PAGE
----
Since we caught the sunrise at Inspiration Point earlier that morning, we planned to do the Navajo Loop and Queen’s Garden Trail in the early afternoon. The trailhead was pretty much at our doorstep so we didn’t feel the rush of needing to drive somewhere. We started the hike around 12:00 p.m. and finished around 3:00 p.m. The sun was very strong and the whole area was super bright. The canyons were beautifully lit up with glowing yellows and oranges. Even though our start time wasn’t the most ideal for pictures, it ended up being pretty decent. You’re going to be inside a canyon anyway so a lot of the sights will either always be in the sun or the shade regardless of the time of day. Also, since it’s winter, the sun is actually coming around lower across the sky versus in summer where it’ll be right over your head. Overall, can’t say when the best time to go would be, but the time we went wasn’t bad.
NAVAJO LOOP AND QUEEN’S GARDEN TRAIL CONDITIONS IN WINTER
Yes, there’s a lot of snow and ice on the trail during the time we went. As mentioned above, if you have crampons, that’s awesome. If not, no big deal. We made do with walking sticks. Some people didn’t have anything and they were fine. I would just make sure you have at least hiking shoes on with good tread. The trail is well-maintained and there’s plenty of room for you to pass other people in regards to COVID.
In regards to timing, the whole trail took us about three hours, but you can finish this hike faster than we did. We stopped A LOT to take pictures. Especially at the beginning of the Navajo Loop trail. We probably took 50 different pictures of Thor’s Hammer. Why? I don’t know, but we did.
NAVAJO LOOP PORTION
The Navajo Loop is a loop that you can separately do without doing the Queen’s Garden portion. During the winter though, half of this loop is closed (on the Wall Street side). So essentially, you are forced to continue on towards the Queen’s Garden.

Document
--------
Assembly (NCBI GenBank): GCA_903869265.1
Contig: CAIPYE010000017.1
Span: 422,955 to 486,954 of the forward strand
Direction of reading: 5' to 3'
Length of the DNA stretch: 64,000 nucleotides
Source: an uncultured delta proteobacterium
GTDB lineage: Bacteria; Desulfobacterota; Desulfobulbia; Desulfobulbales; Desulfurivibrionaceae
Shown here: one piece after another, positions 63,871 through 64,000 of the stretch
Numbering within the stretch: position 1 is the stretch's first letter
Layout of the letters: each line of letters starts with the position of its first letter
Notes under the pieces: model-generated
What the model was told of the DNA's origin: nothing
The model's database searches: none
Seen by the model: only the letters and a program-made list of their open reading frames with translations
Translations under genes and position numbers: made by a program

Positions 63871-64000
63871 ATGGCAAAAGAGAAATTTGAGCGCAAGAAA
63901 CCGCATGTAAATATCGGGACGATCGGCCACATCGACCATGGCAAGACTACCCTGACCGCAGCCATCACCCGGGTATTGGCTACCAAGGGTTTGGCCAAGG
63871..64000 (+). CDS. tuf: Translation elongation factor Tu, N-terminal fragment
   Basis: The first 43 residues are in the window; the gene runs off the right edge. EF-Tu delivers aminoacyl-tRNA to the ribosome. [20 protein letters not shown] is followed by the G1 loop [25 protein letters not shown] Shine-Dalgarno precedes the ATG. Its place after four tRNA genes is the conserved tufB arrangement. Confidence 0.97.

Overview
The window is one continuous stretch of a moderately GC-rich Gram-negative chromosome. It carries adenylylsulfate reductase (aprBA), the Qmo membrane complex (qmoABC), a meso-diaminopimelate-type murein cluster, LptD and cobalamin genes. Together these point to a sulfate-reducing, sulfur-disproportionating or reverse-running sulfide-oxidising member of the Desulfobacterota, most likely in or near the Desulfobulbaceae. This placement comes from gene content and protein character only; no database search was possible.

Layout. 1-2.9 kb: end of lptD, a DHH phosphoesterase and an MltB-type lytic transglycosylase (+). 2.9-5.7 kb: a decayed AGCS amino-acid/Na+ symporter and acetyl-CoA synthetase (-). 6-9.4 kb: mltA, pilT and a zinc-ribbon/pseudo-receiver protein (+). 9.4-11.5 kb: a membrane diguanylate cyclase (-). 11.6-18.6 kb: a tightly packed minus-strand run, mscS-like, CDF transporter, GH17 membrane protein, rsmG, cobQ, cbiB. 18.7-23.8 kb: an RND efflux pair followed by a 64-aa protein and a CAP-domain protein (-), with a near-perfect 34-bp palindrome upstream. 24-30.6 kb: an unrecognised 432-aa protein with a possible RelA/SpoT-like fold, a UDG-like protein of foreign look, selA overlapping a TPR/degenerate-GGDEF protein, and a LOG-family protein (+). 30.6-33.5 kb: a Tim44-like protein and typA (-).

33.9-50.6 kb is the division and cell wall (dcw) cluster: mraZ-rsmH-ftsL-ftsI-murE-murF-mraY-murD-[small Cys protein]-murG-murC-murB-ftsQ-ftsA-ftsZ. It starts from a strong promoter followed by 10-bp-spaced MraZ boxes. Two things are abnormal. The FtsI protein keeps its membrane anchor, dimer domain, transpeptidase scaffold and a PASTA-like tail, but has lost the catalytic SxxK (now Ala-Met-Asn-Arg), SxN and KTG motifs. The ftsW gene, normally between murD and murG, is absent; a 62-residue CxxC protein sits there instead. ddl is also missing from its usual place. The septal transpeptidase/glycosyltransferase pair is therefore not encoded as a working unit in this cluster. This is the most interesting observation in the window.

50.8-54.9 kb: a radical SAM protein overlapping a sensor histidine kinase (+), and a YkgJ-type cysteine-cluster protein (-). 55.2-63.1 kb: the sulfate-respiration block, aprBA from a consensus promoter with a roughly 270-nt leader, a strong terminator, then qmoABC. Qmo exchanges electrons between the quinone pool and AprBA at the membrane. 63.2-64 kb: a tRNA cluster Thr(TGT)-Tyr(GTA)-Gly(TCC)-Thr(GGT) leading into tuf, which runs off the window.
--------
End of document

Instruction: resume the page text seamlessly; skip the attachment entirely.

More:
Navajo Loop is where you’re going to see Thor’s Hammer and the Instagram-famous switchbacks. The trail is a slow and steady descent into the canyon. Make sure you start at Sunset Point so you are walking down the switchbacks rather than walking up to them. Reviews that I read also suggest you start at Sunset Point just for better views and pictures overall.
QUEEN’S GARDEN PORTION
Once you get to the end of the switchbacks, you’ll end up at the bottom of the canyon for a while. There are fewer hoodoos and more trees, snow, and flat ground. It’s a good area if you are planning to each lunch somewhere. I would say it’s at least a 20-minute walk until you start the ascent up Queen’s Garden. Here you’ll begin hiking up another ridge of hoodoos. This side provides you with a whole different landscape than Navajo Loop. Queen’s Garden felt shallower and that you were almost at eye level with the hoodoos. There are also a lot of tunnels and holes you get to walk through. Navajo Loop had taller features so it felt more like you were in a deep canyon.
The Queen’s Garden portion is a slow uphill climb the whole way. It will be super sunny and not as shaded so make sure you’re drinking enough water. Also, it’s called Queen’s Garden because there’s a hoodoo that’s supposed to look like Queen Victoria. Let’s just say, the queen was not as big as expected. It was kind of hard to spot her, to be honest. If it wasn’t for the information plaque, we would have totally missed her. Also, the queen is a little off the main trail and ends up at a dead end. Not knowing this, we kept walking past the queen for a few minutes and ended up having to turn back.
This was a super fun hike! It was nice and relaxing unlike Angels Landing in Zion. There are a lot of picture opportunities and places where you can really explore. If I were to do this hike again, I would probably start earlier in the morning or right before sunset to see what the lighting would be like. Overall, great for all ages and the scenery kept you interested the whole way.